Physical presence requirement replaced temporarily with live audio-video conference for participant elections and spousal consents in light of social distancing and stay-at-home orders
The temporary rule applies retroactively to Jan. 1, 2020, through Dec. 31, 2020
Plan sponsors will need to coordinate with retirement plan service providers to implement the temporary conditions
Throughout the COVID-19 pandemic, the IRS has taken steps to temporarily increase participant access to funds in tax-qualified retirement plans, such as making available coronavirus distributions, increasing participant plan loan limits and permitting delayed participant loan repayments.
In some tax-qualified retirement plans, participant elections and required spousal consents for certain distributions and loans must be witnessed in the physical presence of a plan representative or a notary public. It has been difficult to satisfy this requirement and to comply with recommended distancing measures and stay-at-home orders. As a result, in Notice 2020-42, the IRS granted temporary relief for retirement plan participant elections and spousal consents required to be witnessed by a plan representative or a notary public.
This relief applies retroactively, from Jan. 1, 2020, through Dec. 31, 2020.
What Has Changed?
The physical presence requirement in Treasury Regulations Section 1.401(a)- 21(d)(6) for certain participant elections is lifted temporarily for any election witnessed by a notary public in a state that permits remote electronic notarization. It is also lifted for any election witnessed by a plan representative, as long as conditions are satisfied.
A participant election includes any consent, election, request, agreement or similar communication made by or from a participant, beneficiary, alternate payee or an individual entitled to benefits under a retirement plan, employee benefit arrangement or individual retirement plan.
For purposes of notarization, the physical presence requirement is deemed satisfied for an electronic system that uses remote notarization if the election is executed via live audio-video technology that otherwise satisfies the requirements for participant elections and is consistent with state law applicable to the notary public. Remote electronic notarization is currently permitted in many states on either a temporary or permanent basis.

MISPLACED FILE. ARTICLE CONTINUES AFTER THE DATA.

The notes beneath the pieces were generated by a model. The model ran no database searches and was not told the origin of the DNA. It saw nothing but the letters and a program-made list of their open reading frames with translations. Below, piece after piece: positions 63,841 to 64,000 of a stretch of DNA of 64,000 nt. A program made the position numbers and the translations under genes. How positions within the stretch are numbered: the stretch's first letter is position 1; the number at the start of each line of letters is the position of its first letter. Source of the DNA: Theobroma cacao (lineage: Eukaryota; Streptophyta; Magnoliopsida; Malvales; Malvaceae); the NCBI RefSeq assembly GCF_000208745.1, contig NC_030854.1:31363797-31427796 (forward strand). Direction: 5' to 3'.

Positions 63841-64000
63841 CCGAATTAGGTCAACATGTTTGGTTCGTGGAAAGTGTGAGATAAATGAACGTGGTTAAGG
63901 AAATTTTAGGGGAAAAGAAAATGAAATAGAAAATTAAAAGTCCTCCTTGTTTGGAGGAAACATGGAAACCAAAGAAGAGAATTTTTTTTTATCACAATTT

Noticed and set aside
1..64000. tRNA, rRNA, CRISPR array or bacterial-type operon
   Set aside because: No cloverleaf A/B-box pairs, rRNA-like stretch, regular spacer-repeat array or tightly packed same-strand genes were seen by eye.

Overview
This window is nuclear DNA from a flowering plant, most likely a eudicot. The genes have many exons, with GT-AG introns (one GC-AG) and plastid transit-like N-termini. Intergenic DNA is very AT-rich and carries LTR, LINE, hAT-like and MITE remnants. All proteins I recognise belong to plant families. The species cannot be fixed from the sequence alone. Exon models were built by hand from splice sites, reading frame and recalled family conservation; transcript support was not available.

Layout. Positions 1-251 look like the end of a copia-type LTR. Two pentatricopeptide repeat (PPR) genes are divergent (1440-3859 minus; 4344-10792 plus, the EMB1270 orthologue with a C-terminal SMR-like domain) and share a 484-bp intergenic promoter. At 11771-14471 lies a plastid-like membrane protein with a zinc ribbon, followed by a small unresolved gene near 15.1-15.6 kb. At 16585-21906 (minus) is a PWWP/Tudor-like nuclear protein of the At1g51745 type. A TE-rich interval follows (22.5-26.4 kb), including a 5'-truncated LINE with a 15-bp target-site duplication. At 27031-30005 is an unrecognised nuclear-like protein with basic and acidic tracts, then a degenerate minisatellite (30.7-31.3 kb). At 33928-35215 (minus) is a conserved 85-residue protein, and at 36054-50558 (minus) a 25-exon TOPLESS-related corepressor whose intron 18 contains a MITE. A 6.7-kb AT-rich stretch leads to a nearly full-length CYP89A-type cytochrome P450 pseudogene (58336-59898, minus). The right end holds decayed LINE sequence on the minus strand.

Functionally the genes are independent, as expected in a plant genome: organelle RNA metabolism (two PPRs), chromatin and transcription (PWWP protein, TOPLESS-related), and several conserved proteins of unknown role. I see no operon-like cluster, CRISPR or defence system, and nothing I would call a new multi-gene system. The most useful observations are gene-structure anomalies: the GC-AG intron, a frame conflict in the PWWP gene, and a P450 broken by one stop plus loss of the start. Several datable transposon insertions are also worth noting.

In order to satisfy requirements for the plan representative witnessing a participant’s election, the following conditions apply:
- The individual signing the participant election must present a valid photo ID to the plan representative during the live audio-video conference, and may not merely transmit a copy of the photo ID prior to or after the witnessing
- The live audio-video conference must allow for direct interaction between the individual and the plan representative. For example, a prerecorded video of the person signing is not sufficient.
- The individual must transmit by electronic means (e.g., scanning and email) or fax a legible copy of the signed document directly to the plan representative on the same date it was signed
- After receiving the signed document, the plan representative must acknowledge that the signature has been witnessed by the plan representative in accordance with the requirements of this notice and transmit the signed document, including the acknowledgement, back to the individual under a system that satisfies the applicable notice requirements under Treasury Regulations Section 1.401(a)-21(c), which include:
a. The individual must be able to access effectively the electronic medium used to make the participant election
b. The electronic system must be reasonably designed to preclude any person other than the appropriate individual from making the participant election
c. The electronic system must provide the individual making the election with a reasonable opportunity to review, confirm, modify or rescind the terms of the election before it becomes effective
d. The individual making the election, within a reasonable time, must receive confirmation of the election through either a written paper document or an electronic medium under a system that satisfies the applicable notice requirements
What Steps Should Plan Sponsors Take Now?
Due to these changes, plan sponsors may wish to consider the following next steps:
- Identify situations where the temporary relaxation of the “physical presence requirement” impacts retirement plan administration. Two common examples include the spousal consent required for distributions and loans for pension plans subject to the requirements of IRC Section 417, and the spousal consent required for the designation of a non-spouse beneficiary in certain defined contribution plans
- Work with plan service providers to implement the permitted changes to the election process and modify administrative procedures and policies temporarily
- Communicate changes to participants
To obtain more information regarding this alert, contact the Barnes & Thornburg attorney with whom you work or Lori Shannon at 312-214-5664 or email@example.com or Nicole Bogard at 404-264-4016 or firstname.lastname@example.org.
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